Birks – consequentialism
By Stuart Birks
Put simply, consequentialism could be described as “the ends justify the means”. The focus is on the end result where the best choice is the option which gives the best outcome. Examples in economics would include optimisation problems such as profit maximisation or utility maximisation. This is why an awareness of consequentialism is important. It emphasises that we may, in the real world, also be concerned about the means. Rather than just being concerned about the outcome that we achieve, we may also be concerned about how we achieve that outcome.
Note that an outcome such as an optimum point is a static concept. That is not the world in which we live. We are permanently on a journey through time. Where we are now is a point on the way to where we will be tomorrow, and the next day. How we got somewhere is also where we were yesterday. What we do today affects where we will be, or could be, tomorrow. The structures or processes that we follow also provide our lived experiences. A focus on static analysis suggests that some mythical end result should be the sole focus. It is implicitly assumed that this endpoint might be attained and sustained for a long time, whereas the journey there is just a short-term transient state that can be ignored.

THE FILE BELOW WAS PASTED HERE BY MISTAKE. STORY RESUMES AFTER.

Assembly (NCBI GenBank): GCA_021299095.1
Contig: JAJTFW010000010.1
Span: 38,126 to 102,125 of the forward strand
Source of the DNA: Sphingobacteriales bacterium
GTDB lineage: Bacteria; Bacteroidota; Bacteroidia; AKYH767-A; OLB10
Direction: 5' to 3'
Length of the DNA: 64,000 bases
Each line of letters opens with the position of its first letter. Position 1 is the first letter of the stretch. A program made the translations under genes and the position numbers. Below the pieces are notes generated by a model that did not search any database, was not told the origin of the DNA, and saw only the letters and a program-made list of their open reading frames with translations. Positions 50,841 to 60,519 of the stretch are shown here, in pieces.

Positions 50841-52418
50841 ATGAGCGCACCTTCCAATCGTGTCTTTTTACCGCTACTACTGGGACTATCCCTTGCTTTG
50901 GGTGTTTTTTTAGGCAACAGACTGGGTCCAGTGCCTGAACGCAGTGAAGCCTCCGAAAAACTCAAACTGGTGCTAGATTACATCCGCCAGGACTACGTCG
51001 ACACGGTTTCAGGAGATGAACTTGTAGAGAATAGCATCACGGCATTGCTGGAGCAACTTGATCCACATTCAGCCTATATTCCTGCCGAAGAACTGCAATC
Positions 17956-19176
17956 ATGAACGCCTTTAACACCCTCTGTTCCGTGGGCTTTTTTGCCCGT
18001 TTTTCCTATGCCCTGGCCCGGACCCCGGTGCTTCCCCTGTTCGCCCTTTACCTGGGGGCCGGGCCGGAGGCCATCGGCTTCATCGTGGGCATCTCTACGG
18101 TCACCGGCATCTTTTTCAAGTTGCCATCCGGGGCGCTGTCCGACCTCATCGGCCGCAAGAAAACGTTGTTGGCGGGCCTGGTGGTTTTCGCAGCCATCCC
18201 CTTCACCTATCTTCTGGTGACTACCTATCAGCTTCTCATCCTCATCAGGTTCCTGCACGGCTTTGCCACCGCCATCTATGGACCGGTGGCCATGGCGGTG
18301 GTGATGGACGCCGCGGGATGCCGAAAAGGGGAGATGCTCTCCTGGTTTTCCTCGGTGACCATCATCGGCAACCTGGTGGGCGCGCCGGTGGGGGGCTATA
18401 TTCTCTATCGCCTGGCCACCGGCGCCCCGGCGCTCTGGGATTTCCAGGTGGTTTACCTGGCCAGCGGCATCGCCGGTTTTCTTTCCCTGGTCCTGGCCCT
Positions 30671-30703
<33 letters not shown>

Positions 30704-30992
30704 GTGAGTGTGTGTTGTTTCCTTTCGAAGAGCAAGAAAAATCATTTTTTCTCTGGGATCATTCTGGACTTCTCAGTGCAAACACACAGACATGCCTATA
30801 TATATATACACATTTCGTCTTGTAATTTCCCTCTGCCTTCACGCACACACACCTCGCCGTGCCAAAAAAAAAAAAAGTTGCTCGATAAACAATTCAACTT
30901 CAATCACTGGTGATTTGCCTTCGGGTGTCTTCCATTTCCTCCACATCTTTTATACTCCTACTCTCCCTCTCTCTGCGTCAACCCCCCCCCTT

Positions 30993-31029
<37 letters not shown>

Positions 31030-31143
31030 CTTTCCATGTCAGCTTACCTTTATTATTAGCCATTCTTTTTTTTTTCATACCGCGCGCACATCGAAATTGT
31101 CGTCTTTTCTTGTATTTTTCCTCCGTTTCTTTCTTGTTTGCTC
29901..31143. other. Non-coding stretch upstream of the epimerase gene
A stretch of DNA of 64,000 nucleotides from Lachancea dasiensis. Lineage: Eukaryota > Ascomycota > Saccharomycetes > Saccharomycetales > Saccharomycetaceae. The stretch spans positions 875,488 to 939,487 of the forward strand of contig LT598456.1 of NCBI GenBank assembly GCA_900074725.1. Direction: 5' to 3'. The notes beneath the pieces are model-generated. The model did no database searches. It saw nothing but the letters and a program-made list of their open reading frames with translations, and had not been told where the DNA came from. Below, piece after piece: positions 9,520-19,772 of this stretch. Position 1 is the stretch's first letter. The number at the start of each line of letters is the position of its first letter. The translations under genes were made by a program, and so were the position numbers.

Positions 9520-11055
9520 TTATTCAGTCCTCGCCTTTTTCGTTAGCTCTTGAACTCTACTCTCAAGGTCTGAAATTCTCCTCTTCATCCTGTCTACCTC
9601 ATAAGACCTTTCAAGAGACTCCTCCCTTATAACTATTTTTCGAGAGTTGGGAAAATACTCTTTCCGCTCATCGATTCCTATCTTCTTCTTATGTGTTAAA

A more historical perception of time might suggest that many things are changing. We are always adjusting and adapting, making mistakes, reversing directions, facing the unexpected and, through all this, living our lives.
Theoretical analyses are inevitably simplifications. Consequentialism highlights one form of simplification inherent in conventional mainstream economics.
[This is Pointer No.18 in Birks S (2015) 40 Critical Pointers for Students of Economics, Bristol: World Economics Association Press]
Commentary added 30th October 2015